Users needing desktop access when out of the office can also be authorised to power up their PCs remotely. Plus there’s an optional presentation mode, to switch the PC into an always-on state for up to 24 hours, ideal for when you don’t want the screen to be blanked or the system powered off.

Other solutions offer similar, policy-based, energy management facilities. However, PowerStudio goes beyond mere enforcement with tools to monitor power consumption and use the information gathered to better design enforcement profiles. It also stands out by virtue of comprehensive reporting and graphing, enabling customers to see how effective the product is and the savings made.

Some preparatory work is needed here to tell PowerStudio how much you’re paying for electricity and how much each type of PC consumes. But it’s not difficult and as well as showing savings in monetary terms, PowerStudio graphs can be switched to Kilowatt hours or CO2 emissions―even equivalent coal, wood or water consumption.

Another key selling point is for users to get involved in the power saving process. Users can be awarded points for any energy saving activities and a league table viewed from the PowerStudio client along with details of the policy being applied plus simple buttons to put the PC into hibernation mode, re-boot, switch off and so on.

Where does it disappoint?

The biggest drawback is its Windows dependency, whereas its main rival―NightWatchman―works with both Windows PCs and Apple Macs. Fortunately that’s not a huge issue as, in practice, mixed networks aren’t that common and when Macs are deployed they’re likely to be in the minority, with the biggest savings to be made by managing the power consumption of Windows desktops.

Similarly, the inability to manage servers is unlikely to put many buyers off as they’re more likely to have their power settings managed by other means. The only other issue has to be a somewhat individual interface, although we didn’t find it hard to get to grips with and, once mastered, it worked very well indeed.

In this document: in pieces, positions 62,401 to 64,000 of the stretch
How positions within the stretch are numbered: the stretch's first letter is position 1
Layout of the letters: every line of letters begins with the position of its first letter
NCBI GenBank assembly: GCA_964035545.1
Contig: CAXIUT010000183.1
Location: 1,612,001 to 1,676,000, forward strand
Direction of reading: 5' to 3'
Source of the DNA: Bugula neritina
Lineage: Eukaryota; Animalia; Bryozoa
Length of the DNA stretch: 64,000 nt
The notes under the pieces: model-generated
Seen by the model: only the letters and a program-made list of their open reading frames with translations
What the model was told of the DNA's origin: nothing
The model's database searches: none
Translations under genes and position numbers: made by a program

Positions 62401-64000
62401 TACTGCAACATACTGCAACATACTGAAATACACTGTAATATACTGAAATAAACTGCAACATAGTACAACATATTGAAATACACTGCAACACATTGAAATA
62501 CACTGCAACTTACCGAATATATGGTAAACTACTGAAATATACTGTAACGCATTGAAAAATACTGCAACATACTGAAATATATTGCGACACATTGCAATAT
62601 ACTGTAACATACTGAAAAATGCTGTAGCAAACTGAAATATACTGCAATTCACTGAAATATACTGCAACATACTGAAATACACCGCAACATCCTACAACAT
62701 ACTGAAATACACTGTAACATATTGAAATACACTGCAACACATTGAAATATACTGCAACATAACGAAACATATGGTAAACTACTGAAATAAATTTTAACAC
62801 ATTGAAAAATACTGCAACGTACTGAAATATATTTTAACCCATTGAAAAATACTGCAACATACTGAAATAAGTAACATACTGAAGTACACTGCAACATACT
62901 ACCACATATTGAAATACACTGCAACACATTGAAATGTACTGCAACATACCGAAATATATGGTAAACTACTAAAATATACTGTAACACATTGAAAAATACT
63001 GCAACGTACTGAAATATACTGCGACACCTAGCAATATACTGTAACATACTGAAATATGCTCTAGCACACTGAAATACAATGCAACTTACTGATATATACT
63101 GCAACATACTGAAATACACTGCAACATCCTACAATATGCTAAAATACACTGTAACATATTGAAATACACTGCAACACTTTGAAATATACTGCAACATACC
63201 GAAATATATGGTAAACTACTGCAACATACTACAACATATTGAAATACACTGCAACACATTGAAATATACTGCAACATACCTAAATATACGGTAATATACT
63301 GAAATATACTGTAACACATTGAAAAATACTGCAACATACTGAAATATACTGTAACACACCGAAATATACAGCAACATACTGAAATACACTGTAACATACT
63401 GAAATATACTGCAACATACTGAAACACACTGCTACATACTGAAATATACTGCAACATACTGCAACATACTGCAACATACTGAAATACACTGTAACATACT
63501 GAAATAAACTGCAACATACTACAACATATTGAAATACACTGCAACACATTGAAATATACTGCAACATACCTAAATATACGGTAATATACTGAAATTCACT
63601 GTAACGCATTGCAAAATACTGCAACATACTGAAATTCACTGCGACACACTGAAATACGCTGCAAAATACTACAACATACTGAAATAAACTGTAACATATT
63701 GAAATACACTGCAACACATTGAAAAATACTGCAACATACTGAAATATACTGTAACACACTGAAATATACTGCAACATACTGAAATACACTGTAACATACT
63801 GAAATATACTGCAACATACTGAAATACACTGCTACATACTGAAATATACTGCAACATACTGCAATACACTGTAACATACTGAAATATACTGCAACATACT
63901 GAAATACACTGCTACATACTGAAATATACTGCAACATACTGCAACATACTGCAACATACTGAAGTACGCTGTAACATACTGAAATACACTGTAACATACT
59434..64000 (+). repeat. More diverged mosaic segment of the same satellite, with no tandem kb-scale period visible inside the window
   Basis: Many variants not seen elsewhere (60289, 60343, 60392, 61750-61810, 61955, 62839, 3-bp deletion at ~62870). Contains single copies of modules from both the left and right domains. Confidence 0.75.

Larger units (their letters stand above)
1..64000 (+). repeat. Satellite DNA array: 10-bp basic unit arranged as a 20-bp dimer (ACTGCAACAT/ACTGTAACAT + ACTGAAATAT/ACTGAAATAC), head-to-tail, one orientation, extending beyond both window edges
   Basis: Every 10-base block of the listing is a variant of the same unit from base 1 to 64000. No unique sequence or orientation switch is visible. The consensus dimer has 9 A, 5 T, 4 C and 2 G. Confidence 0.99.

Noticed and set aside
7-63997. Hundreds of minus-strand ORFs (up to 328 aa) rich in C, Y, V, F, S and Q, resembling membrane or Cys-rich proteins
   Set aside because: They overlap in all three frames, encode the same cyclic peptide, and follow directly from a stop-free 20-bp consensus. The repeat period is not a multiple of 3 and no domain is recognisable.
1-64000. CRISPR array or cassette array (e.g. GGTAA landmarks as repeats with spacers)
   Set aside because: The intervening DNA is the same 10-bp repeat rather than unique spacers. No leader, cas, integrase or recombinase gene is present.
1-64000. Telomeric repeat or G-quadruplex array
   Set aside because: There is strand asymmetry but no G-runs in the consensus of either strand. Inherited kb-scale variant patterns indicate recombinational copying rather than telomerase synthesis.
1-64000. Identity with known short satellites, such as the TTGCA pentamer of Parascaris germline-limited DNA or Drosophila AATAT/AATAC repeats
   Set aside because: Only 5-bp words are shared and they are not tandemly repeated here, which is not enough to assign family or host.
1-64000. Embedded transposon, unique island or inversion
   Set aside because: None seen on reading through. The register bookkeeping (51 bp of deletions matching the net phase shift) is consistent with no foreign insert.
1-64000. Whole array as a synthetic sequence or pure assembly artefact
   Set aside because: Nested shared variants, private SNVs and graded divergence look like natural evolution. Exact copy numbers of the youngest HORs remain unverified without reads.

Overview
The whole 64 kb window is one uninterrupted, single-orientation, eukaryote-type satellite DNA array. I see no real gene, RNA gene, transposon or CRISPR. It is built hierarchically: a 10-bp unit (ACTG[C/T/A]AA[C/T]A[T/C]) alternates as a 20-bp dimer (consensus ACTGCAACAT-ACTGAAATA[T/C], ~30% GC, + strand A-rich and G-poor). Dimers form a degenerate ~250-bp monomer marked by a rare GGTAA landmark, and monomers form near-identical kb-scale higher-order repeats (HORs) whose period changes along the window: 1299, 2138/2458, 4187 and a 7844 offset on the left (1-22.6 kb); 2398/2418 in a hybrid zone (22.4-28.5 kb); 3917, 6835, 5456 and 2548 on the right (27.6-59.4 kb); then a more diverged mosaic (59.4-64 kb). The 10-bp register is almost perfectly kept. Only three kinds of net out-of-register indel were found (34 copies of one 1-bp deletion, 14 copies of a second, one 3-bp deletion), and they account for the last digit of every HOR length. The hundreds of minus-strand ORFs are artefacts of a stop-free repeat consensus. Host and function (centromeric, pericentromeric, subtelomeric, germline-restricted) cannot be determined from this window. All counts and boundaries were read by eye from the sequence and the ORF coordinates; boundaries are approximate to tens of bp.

Would we recommend it?

Left to their own devices, users of Windows PC are unlikely to make use of the power saving options in Windows, even when encouraged to do so and given clear advice on how to go about it. Manually configuring hundreds of PCs isn’t practical, so the only way of making sure energy saving policies are adhered to is by using a monitoring and enforcement application.

Certero’s PowerStudio provides the tools to make that happen, is easy to manage and goes a lot further than a lot of the competition by encouraging user participation and enabling customers to see just what impact their energy optimisation policies are making. We’d definitely recommend it to anyone looking to make a difference. [9]

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  • This area of the market is really expanding! It's nice to see more activity in this space, and it really solidifies the vision and leadership that 1E has provided.

  • There are numerous options available for enterprise PC Power
    Management. The latest is Utopia Power Manager – Enterprise Power Management: http://www.windows-power-manager.com

    Utopia Power Manager is a complete solution which supports
    saving open documents and Wake On LAN.

    This product has been build over the last three years and is
    very comprehensive.

    We would recommend the free trial to see how it compares to
    the other products.

    ROI within 3-6 months.

     

    More information/trial info is available from:

    http://www.windows-power-manager.com